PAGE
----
Results. The study “Alzheimer’s Disease in Romania” performed in 2005 by Pfizer and GfK Romania shows that only 88% of the 300,000 people with AD are under treatment, while 8% withdrawn the treatment and 4% were never treated. Caring for people with AD is usually a family task, since the number of specialized long-term care institutions and community services is dramatically low, covering only 10% of requests. Specific care workforce in Romania must be drastically improved. Sixty seven percents of specialists and 70% of general population consider that memory disturbances are a natural aspect of old age, resulting in the delayed presentation to the specialist. Ninety one percent of caregivers, however, consider AD as the most severe and costly illness. About 50% of caregivers benefit from public financial support; 78% of caregivers characterized themselves as extremely tired while 61% of them felt extremely stressed. Early diagnosis must also be drastically improved: only 56% of general practitioners use specific cognitive and functional tests and only 11% use computerized tomography.

The National Program for Prevention, Prediction, Personalized Treatment and Monitoring of Memory Diseases we proposed deals with measures able to amend all of the above plus other critical particularities of medical and social assistance of memory diseases in Romania, which are presented.

Conclusions. Despite the prolonged and ongoing political transition and despite the effects of worldwide financial crisis, Romania is striving to amend medical, social and economical problems related to the improvement of dementia care and to align the local health politics to European trends and to the best practices in the field. Our National Program for Prevention, Prediction, Personalized Treatment and Monitoring of Memory Diseases could be an important step forward in this respect.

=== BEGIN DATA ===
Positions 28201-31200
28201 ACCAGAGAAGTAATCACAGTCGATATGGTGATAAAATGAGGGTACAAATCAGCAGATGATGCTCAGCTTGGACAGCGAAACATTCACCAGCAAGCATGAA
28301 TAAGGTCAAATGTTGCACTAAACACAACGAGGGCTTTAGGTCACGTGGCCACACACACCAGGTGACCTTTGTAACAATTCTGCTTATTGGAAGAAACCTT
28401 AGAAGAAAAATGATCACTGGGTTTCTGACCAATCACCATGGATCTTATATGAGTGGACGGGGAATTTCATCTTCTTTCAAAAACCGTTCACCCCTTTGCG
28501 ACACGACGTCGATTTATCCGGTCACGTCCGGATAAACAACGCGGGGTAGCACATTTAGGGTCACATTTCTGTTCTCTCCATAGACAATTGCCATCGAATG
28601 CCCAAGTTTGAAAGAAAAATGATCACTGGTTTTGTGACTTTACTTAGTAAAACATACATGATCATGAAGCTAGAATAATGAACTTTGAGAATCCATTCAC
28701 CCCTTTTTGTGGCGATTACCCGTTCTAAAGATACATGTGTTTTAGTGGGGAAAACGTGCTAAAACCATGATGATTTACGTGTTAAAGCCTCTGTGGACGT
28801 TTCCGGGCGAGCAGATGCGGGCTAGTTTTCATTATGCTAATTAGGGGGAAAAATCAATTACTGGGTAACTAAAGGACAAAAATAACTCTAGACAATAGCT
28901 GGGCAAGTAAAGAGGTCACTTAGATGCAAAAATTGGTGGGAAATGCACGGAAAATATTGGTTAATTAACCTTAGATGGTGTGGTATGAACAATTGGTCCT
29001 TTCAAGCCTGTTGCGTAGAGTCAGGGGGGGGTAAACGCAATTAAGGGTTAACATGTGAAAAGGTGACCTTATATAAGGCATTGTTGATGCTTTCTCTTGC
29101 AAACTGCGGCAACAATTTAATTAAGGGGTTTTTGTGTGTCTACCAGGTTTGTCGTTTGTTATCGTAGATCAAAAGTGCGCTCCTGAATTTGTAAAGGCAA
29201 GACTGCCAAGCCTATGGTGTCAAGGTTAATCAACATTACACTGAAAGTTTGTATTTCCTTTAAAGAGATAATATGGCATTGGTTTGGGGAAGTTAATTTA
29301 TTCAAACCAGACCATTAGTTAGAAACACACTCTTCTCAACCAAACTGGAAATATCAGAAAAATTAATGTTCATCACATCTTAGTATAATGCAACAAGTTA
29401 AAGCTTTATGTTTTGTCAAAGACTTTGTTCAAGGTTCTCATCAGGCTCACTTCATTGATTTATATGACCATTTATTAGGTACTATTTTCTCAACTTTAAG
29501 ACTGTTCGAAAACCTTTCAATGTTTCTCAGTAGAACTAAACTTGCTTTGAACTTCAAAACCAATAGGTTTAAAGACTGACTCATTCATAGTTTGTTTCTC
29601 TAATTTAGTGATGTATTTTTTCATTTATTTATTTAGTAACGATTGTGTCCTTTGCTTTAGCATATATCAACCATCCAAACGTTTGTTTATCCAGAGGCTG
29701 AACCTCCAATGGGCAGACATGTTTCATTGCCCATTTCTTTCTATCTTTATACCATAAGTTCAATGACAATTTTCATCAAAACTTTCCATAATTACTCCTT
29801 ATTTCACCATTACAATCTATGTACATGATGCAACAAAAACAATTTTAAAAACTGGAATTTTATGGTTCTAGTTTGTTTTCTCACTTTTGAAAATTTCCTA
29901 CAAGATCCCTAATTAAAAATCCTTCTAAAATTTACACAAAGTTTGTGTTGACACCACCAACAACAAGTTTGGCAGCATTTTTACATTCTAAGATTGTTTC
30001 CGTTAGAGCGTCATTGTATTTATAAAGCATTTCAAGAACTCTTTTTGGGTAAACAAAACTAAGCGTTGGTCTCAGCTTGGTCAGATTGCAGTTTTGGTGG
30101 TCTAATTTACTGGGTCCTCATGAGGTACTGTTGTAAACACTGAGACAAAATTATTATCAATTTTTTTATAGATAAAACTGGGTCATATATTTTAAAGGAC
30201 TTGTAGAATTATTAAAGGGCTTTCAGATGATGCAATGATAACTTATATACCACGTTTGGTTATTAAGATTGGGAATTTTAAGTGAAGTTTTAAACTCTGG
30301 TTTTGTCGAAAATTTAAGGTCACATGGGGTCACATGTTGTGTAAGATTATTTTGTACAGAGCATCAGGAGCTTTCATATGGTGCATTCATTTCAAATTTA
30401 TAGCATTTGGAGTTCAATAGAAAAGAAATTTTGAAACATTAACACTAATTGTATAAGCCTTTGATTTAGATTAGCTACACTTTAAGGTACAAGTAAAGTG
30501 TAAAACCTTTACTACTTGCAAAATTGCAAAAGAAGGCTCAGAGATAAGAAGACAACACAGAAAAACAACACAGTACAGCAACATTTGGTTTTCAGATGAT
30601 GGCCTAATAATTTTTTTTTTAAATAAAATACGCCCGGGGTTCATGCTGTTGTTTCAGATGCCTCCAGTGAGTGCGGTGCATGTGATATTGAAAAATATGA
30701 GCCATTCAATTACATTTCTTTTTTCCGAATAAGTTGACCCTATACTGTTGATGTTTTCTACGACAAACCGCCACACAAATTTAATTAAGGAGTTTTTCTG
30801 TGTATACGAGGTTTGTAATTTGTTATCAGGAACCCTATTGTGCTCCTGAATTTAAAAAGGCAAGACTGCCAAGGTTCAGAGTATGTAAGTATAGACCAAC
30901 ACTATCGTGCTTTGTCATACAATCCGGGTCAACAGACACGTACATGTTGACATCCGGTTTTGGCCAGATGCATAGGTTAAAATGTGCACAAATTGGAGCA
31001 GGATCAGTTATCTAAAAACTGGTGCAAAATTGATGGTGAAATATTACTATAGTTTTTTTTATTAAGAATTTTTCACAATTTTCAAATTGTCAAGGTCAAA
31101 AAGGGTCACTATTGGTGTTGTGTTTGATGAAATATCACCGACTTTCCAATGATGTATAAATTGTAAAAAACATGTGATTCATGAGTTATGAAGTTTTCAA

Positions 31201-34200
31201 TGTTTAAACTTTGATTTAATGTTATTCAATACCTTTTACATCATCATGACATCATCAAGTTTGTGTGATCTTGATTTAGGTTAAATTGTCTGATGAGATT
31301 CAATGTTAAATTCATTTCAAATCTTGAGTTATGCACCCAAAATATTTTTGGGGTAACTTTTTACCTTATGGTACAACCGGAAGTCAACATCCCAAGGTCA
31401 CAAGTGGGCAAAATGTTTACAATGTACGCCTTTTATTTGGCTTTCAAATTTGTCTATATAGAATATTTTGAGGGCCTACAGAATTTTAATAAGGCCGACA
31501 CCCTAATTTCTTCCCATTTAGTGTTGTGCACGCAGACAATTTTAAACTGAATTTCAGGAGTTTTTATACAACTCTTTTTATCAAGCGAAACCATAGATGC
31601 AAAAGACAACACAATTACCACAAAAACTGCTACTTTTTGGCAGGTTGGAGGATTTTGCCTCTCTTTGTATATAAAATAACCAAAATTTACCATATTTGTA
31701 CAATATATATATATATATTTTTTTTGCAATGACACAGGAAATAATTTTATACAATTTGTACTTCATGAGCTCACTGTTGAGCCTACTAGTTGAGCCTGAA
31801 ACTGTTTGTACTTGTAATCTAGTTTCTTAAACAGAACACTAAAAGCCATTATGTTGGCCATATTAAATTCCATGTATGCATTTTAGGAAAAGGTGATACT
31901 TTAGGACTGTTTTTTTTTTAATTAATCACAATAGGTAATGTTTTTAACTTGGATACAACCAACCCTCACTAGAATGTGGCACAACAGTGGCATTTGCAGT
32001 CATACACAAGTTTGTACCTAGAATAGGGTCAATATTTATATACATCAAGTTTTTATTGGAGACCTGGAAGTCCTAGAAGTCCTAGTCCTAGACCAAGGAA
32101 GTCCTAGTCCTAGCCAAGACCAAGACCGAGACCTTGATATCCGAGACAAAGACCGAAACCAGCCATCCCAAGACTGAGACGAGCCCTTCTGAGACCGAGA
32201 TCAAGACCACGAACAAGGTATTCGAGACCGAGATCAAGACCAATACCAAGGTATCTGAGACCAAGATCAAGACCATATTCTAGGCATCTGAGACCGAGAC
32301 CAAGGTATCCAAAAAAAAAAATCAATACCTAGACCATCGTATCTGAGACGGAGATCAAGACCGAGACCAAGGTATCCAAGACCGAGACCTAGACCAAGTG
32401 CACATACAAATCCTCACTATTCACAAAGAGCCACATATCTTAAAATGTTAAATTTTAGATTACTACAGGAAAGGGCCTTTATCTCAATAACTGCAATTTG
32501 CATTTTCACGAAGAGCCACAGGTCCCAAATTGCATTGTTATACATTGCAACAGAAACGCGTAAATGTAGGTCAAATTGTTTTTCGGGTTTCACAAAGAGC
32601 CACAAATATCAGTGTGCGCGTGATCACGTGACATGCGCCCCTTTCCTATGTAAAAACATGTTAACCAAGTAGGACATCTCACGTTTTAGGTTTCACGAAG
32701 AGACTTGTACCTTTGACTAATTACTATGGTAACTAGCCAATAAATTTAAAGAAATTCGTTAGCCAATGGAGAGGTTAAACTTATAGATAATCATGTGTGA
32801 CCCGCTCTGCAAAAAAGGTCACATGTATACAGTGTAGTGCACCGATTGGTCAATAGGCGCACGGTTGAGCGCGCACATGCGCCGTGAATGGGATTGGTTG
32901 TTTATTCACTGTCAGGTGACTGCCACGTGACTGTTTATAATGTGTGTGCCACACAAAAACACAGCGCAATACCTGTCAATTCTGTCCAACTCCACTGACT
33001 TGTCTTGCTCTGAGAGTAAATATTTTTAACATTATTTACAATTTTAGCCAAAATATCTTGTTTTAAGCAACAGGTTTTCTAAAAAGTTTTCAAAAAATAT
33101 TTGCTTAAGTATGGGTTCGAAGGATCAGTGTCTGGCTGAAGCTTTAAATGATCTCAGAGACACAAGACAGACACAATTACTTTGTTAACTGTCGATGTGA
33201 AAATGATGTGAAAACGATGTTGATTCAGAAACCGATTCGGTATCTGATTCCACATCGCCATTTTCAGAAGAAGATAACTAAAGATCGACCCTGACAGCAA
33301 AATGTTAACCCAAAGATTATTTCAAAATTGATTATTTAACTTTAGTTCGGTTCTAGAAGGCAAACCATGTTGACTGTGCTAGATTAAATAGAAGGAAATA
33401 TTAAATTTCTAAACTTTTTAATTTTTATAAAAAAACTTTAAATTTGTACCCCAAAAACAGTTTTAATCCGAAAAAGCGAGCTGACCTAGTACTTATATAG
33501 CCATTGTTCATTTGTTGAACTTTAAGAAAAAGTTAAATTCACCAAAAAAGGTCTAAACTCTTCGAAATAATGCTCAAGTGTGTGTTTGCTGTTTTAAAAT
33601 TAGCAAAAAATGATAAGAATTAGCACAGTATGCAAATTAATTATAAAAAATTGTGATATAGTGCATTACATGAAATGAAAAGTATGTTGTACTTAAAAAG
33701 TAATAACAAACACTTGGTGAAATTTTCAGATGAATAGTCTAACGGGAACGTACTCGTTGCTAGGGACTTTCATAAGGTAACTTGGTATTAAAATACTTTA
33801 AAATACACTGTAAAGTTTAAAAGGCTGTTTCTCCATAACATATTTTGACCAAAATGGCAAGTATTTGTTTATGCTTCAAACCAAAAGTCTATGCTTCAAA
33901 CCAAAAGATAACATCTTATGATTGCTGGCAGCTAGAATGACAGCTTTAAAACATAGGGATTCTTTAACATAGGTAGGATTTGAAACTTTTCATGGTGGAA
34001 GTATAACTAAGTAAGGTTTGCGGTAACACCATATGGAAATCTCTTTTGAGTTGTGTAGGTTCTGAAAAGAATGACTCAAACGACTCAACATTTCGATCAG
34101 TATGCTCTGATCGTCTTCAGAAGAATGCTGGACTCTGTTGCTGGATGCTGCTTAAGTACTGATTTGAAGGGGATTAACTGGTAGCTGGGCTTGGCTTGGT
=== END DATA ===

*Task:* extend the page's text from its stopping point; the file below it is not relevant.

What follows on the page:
P16.3. Integrated Dementia Care effective from a clients point of view

W.M. Werkman, Alzheimer Nederland, Netherlands,

In regions where the dementia care is well integrated, the care for people with dementia and their informal carers is delivered quickly and is well adapted to their individual needs. These are the results of a study amongst 434 healthcare professionals and informal carers, conducted by Alzheimer's Netherlands, the Dutch Patients & Consumers Federation (NPCF) and a consultancy firm (Deloitte) assigned by the Ministry of Health, Welfare and Sports.

The study revealed that purchasing integrated dementia care is effective from a clients perspective in a number of ways. First of all, persons with dementia and the informal carers value the help and support they get from the casemanager so that the care they receive is well adapted their individual needs. Furthermore, the demand-driven financing of integrated care leads to a wide variety of care. In this variety of care, the clients are mostly satisfied with the support and guidance they receive form a diversity of health care professionals, the medical treatment and the activities such as daycare and meeting centres. And finally, close cooperation between healthcare providers ensures that problems are noticed earlier and solved quickly and effectively.

Although integrated dementia care works well for people with dementia and their families, the study also shows that not all problems are solved. Dementia is not diagnosed earlier, despite improved training of health professionals. People with dementia stay unnoticed if they postpone a visit to the GP. Also, the household and personal care is not well adapted to their needs, due to changes of staff, irregular visiting hours and employees who are inexperienced in dealing with people with dementia. Homecare however is very important for people with dementia as it enables them to stay at home as long as possible. Finally, the study revealed that that a proper registration has not yet been realized. Information about the person with dementia is insufficiently shared between care providers, so patients and their family have to tell the same story over and over again.